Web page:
It is fairly safe to say that the majority of all Internet users, have, at one time or another, used “the net” to conduct research on a specific topic. It is also undeniable that the Internet provides ready access to loads of information. However, while many of you have recognized the potential power that this resource affords you in your efforts to manage and market your communities, the Internet can also present some major drawbacks and potential challenges.
You see, you are not the only individuals relying on the Internet to gather information on the idiosyncrasies of being a landlord. Your current tenants (and in all likelihood, potential tenants) are happily clicking away – gathering information that could one day, if the situation presents itself, make your life very difficult as a landlord.
This point can easily be illustrated by looking at the results of a simple Internet search.
When utilizing the Internet to conduct a search on the term “tenant rights Connecticut”, Google was kind enough to return to me a list of no less than eleven Connecticut organizations that focus exclusively on improving, enforcing, and/or expanding tenant rights. Among them were:
- The CT Judicial Branch – who, on their website offers free publications on how tenants can better handle foreclosures, evictions, lead poisoning, discrimination, fair rent commissions, lockouts, rent increases, housing code enforcement, as well as how to handle utility charges with the landlord (which by the way, actually discusses having the landlord arrested).
- The Office of Legislative Research provides opinions on dealing with unhealthy apartments, evictions and the elderly, evicting disabled residents, as well as relocation assistance.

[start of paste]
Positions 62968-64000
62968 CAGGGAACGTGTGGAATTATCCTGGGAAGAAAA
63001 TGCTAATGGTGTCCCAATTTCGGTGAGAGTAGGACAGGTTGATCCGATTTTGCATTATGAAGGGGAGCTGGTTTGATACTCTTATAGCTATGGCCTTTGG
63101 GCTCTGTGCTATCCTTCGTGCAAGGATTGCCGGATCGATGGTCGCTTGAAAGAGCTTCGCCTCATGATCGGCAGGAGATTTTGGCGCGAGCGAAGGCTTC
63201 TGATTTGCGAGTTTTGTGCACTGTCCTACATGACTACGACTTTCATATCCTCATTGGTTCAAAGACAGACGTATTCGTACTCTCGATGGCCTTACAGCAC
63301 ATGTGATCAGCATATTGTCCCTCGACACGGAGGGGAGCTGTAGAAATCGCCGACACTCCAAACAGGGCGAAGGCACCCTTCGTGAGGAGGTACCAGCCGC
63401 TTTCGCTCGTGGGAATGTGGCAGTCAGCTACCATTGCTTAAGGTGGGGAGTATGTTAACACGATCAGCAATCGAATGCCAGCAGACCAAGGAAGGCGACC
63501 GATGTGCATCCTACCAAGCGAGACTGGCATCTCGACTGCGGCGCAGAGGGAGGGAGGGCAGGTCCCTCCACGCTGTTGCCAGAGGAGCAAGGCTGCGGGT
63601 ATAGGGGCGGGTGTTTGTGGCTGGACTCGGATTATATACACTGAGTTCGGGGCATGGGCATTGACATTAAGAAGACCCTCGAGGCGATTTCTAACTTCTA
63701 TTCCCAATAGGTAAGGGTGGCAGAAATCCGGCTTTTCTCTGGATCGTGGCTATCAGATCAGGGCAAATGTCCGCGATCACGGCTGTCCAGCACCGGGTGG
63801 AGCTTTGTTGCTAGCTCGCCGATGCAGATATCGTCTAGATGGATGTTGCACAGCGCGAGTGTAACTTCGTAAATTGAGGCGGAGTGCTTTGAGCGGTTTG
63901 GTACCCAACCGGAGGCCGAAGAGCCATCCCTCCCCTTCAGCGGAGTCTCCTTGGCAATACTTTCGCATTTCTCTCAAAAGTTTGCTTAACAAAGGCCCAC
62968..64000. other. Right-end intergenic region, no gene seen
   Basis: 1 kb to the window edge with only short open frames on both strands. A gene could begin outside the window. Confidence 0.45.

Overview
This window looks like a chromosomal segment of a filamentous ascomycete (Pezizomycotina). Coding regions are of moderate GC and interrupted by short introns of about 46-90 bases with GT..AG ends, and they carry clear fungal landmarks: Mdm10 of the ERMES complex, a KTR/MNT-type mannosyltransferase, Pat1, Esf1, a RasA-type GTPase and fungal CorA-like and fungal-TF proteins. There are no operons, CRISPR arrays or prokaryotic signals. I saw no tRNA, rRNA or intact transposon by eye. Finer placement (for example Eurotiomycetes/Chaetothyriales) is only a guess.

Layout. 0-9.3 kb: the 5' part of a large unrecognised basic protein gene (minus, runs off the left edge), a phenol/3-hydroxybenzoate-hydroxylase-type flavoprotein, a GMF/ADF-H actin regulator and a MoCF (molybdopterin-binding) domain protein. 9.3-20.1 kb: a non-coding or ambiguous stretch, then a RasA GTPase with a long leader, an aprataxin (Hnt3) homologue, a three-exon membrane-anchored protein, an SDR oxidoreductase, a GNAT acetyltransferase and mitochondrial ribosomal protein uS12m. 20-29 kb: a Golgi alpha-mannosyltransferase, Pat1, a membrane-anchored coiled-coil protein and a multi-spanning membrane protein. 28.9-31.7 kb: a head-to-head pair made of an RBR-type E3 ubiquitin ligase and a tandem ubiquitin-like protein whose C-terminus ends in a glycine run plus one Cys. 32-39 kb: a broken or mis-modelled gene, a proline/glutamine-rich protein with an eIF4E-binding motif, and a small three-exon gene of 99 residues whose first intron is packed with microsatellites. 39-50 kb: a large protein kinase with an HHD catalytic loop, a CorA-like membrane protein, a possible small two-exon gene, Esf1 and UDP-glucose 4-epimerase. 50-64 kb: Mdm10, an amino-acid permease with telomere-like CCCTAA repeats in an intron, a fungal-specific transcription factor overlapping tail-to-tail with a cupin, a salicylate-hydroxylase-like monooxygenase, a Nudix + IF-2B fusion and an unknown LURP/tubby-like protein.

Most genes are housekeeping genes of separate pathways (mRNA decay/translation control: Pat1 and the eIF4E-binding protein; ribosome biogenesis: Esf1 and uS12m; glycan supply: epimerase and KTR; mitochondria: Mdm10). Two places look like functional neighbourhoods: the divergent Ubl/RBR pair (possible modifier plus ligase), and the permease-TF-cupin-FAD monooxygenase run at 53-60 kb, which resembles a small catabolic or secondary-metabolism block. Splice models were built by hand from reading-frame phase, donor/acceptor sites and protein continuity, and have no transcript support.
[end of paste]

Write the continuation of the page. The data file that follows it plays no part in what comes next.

- The “Tenant Rights, Laws and Protections: Connecticut” section of the CT HUD website identifies numerous resources for tenant assistance – among them the CT Commission on Human Rights and Opportunities (aka “CHRO” – the organization responsible for enforcing fair housing laws), the CT Housing Coalition, the Attorney General’s Office, as well as a number of Legal Assistance agencies. In addition, the site also provides a link that enables visitors to contact a housing counseling agency to learn about additional local resources available to tenants.
- My Google search also returned a link titled “Bad Landlord – The Source for Renter’s Rights”, which provided a link to the CT Public Interest Research Group and the Fair Housing Association of CT – additional resources in place to assist tenants and help them expand their rights.
These few examples from my simple Google search highlighted how easy it is for your current and/or potential tenant to educate themselves on your obligations as their landlord – and how to enforce those obligations if you fall short. While I am in no way suggesting you are not meeting those obligations, many of the organizations listed above have as part of their mission, the expansion of tenants’ rights – giving your tenants more privileges on (and control over) the property you own or manage. So, not only can they learn how to enforce your already existing obligations, they can also learn how to increase those obligations or push the limits as they exist.
Use of the Internet to gain knowledge is growing daily. Your tenants are obtaining more information than they ever have before. While some of it is accurate, much of it may not be. Good or bad, they will attempt to use whatever information they gather to influence your relationship with them or your operations in their entirety. Be wary of the tenant who takes a position that sounds a little suspicious. The information they are espousing may be true, false, or somewhere in between. When they take such a position, be sure to ask them for the source of their information and then vet that source with your landlord attorney to formulate a proper response that addresses the legal rights and responsibilities of the tenant as well as the legal rights and responsibilities you have as their landlord.
“Re-upping” a lease when tenant issues still exist from the old lease.